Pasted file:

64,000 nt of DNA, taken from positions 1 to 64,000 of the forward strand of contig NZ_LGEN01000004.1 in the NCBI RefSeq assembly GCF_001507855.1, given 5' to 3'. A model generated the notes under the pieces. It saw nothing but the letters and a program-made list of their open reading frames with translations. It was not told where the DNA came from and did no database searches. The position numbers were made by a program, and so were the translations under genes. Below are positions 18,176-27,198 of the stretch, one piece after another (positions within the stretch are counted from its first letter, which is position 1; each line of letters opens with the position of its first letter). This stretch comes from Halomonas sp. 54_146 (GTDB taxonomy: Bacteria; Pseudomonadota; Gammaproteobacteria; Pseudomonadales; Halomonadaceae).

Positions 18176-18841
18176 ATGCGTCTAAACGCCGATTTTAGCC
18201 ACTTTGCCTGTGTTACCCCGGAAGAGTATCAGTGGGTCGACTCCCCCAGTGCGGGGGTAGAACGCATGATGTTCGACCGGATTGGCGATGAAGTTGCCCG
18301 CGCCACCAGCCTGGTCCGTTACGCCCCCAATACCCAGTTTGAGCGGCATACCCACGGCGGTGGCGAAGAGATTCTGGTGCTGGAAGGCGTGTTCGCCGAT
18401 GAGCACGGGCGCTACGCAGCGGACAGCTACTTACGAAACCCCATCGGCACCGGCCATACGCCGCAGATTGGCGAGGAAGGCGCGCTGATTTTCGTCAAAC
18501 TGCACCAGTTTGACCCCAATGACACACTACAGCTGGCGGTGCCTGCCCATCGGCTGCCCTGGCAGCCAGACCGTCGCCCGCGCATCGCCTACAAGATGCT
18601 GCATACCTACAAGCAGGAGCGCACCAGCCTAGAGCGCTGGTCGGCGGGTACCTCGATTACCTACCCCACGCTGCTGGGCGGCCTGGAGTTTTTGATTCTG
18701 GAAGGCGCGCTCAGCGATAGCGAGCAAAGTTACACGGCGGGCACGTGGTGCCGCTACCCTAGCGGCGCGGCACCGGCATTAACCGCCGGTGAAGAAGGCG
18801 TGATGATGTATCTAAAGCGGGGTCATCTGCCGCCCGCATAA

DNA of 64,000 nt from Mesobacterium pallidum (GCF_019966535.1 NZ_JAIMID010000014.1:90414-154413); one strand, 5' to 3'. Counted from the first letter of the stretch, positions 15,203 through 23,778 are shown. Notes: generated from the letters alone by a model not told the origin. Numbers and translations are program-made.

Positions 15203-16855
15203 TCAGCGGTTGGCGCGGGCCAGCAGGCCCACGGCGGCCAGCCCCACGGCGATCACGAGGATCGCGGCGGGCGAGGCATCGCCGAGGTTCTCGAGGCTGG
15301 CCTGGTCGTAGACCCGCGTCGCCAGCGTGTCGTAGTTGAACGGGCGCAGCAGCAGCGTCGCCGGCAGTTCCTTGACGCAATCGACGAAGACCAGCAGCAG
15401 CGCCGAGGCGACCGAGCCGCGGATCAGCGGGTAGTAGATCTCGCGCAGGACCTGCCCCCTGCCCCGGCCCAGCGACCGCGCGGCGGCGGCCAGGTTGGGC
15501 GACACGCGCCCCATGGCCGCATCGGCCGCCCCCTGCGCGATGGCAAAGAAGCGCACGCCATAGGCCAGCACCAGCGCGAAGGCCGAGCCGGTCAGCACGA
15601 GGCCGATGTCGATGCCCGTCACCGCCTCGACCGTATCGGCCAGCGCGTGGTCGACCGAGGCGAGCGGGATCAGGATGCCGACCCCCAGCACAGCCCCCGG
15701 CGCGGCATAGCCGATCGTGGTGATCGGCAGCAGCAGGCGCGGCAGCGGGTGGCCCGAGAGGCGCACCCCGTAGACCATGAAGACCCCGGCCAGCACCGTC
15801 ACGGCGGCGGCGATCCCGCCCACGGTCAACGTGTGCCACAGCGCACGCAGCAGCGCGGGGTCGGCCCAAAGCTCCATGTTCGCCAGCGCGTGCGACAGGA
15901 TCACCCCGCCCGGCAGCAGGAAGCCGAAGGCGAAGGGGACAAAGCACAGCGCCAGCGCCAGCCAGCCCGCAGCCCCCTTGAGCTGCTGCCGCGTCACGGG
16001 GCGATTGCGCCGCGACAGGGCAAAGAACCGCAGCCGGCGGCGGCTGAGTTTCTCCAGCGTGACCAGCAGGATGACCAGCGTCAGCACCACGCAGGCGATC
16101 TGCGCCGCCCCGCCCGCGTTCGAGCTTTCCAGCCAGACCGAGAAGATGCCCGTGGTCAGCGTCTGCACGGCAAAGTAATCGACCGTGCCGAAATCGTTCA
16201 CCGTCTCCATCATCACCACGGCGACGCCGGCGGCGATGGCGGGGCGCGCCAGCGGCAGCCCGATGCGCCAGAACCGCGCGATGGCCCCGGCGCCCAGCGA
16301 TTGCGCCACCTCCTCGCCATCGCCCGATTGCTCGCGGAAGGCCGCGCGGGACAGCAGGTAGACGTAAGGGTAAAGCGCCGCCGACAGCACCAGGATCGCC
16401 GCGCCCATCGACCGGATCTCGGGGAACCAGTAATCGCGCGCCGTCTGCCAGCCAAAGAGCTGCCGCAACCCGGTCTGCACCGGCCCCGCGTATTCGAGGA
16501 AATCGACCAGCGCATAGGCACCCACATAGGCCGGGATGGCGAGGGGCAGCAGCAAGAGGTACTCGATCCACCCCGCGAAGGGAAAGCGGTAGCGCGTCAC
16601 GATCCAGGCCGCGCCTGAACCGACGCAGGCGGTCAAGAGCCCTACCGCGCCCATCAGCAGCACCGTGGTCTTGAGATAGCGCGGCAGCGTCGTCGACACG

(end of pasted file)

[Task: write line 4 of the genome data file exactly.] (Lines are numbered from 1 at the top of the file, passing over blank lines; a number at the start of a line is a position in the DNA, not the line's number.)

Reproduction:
18201 ACTTTGCCTGTGTTACCCCGGAAGAGTATCAGTGGGTCGACTCCCCCAGTGCGGGGGTAGAACGCATGATGTTCGACCGGATTGGCGATGAAGTTGCCCG